New federal regulations -- and bribes -- have already begun for physicians and hospitals.
A cornerstone of President Obama’s national health system—Health Information Technology (HIT)—promises unanticipated problems. A new study by the National Center for Policy Analysis (NCPA) examines the goals and obstacles that lie ahead for electronic medical record-keeping. A new multi-faceted bureaucracy under the Health and Human Services Department (HHS) was supposed to begin in 2012 to impose mandates on doctors and hospitals to toe the line on electronic medical records (EMRs) for patients.
But it has already begun. On Oct. 5, it was reported the U.S. Coast Guard did not meet new federal standards for electronic medical records (EMRs) for its 34 clinics. So, it had to spend $14 million to award a contract for a new electronic health records system that meets federal standards dictated by rules issued by the power-loving Secretary of HHS.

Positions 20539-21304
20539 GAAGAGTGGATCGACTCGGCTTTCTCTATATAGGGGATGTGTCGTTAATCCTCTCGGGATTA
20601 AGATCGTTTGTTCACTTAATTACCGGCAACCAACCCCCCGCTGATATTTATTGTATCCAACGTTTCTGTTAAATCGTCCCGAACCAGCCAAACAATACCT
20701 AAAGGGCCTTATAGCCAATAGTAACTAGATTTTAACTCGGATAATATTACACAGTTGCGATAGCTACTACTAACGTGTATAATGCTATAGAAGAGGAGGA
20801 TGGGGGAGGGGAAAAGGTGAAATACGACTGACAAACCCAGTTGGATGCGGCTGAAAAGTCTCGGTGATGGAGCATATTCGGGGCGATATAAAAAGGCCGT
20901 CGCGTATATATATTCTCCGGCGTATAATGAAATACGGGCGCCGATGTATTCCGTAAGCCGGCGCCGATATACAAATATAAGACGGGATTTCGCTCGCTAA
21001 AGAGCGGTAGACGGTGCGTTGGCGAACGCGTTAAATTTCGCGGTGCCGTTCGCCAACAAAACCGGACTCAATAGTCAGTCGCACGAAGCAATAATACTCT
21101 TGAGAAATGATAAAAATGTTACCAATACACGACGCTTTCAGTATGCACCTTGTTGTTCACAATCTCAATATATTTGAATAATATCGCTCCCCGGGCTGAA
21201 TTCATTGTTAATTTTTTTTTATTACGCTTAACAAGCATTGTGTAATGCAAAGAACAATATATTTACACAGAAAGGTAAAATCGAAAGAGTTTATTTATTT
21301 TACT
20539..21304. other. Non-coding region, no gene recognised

If doctors and hospitals comply with federal regulations on health information technology, they will get some government bribe money. “Although some proponents discuss the perceived benefits of HIT, missing from the debate is an honest discussion of experiences with actual HIT systems,” stated the NCPA study. “The ultimate goal should be to improve quality, increase efficiency, and add convenience—not just to create wired facilities.” In the U.S. now, suppliers of pharmaceuticals and medical equipment “are often completely wired.”
Therein lies a large potential problem. Dr. Jose DeJesus, a Virginia physician, explains: “Anyone who makes a major investment in any kind of electronic medical records system had better negotiate a provision that it will be made compliant with future federal standards[.]” “Such an agreement,” continues Dr. De Jesus, “will be meaningless” if your system is out of compliance with the federal mandates,” he wrote some months ago in Physician Entrepreneur, an online publication. “Don’t assume that the federal government will pay for your system, especially anything that you invest in before official standards are announced.”